Our Work

Spirituality, Self-management and Chronic Disease among Ethnic Groups of Robeson County, North Carolina



2016-07-01 10:46:51 - 2017-12-15 10:46:51

Project Objectives

Engagement in self-management skills has been demonstrated to improve health outcomes, yet individual and community-based factors contributing to engagement is less clear. Spirituality, which has been associated with positive effects on mental health including coping, resiliency, and fostering social networks, plays an important role in effective improvement of chronic disease outcomes among minority populations.

Our primary objective is to understand the relationship between spiritual and self-management practices among adults from Robeson County living with chronic diseases. Robeson County is home to a remarkably diverse population including the Lumbee tribe, which is the largest American Indian tribe in North Carolina and the ninth largest in the United States. Mortality rates are twice the state average for diabetes and cardiovascular disease, and the county has one of the highest national rates of end-stage kidney disease.

Our specific aims are: 1) to assess the spiritual and self-management practices of adults living with chronic diseases in Robeson County; and 2) to determine differences in spiritual and religious practices across major ethnic groups living in Robeson County.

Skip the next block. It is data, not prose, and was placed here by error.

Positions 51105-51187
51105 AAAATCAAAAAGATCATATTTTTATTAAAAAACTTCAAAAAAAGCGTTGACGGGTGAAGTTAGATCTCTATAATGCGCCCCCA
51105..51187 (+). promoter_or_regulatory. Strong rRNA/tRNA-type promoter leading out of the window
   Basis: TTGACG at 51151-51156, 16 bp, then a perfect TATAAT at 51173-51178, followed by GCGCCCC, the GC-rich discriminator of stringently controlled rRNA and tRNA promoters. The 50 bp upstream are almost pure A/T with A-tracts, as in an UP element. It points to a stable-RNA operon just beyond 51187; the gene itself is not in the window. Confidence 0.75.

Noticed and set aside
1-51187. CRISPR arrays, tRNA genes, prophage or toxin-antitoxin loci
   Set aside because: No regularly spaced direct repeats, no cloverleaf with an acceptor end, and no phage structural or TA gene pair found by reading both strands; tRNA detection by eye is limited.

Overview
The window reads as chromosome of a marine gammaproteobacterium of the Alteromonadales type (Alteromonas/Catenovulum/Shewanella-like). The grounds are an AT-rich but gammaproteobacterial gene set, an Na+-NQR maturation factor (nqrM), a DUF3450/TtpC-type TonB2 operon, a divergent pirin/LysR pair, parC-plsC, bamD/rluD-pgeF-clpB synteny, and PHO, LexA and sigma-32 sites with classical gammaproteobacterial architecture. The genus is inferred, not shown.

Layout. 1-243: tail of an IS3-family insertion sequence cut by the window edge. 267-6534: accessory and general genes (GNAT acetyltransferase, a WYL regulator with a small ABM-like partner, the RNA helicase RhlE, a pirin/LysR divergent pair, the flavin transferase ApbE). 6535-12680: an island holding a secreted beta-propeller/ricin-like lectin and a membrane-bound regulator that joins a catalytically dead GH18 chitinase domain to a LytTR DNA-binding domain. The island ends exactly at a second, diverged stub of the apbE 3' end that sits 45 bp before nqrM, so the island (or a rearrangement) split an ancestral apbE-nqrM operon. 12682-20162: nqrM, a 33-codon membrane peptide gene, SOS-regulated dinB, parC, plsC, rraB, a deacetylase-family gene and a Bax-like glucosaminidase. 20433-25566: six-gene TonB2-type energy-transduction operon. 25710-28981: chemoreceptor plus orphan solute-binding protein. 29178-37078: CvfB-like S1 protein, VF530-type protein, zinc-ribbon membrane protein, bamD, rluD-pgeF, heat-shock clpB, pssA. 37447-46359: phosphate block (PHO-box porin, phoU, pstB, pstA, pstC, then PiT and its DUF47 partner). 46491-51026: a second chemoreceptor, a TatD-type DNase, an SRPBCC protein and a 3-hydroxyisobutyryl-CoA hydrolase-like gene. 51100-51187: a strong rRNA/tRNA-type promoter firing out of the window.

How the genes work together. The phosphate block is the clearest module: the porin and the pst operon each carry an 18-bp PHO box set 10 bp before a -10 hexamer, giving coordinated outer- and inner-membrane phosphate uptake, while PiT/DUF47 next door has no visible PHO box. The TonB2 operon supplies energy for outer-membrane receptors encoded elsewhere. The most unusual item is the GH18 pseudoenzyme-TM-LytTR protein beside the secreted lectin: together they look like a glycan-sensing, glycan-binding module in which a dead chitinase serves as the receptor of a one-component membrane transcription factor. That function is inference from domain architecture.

Project Opportunities

Students will be directly incorporated into the design, implementation and dissemination of the project. They will interact with community participants and leaders as well as faculty from several disciplines, and will build the skills necessary for clinical, community-based research. Students will be integral members of the research team and will learn skills and gain experience in conducting multidisciplinary clinical research. Activities will include but will not be limited to participant recruitment, enrollment, interviewing, data collection, data management, data analysis and organization of focus group discussions and in-depth interviews. Fieldwork will provide students and trainees with experience in the fieldwork of clinical research.

There are no specific major or degree requirements; however, desired skills include strong interpersonal and communication skills; interest in clinical research and/or career goals oriented toward clinical research or public health; knowledge or willingness to learn the cultural history of the Lumbee Indians as well as common health problems faced by American Indians and ethnic minorities.

Each student will formulate testable hypotheses and develop a research plan that will be used as a thesis project. Training will include small-group and one-on-one development of skills necessary for field data collection. Each trainee will take a lead role in the data analysis with a focus on developing results particularly suitable for thesis completion. Master's students will develop a thesis manuscript suitable for degree requirements and publication in an academic journal.

Ethics and Native America: American Indian Life and Literature, listed in history, literature, ethics at the undergrad level and also in the Divinity School; Instructor, David O'Toole.

Project Application Process

All interested students must complete the Bass Central Application process, located here: https://bassconnections.duke.edu/content/common-application. When you have completed that process, please send an email to Lysa.mackeen@duke.edu with the title of the project and "application completed" in the subject line.

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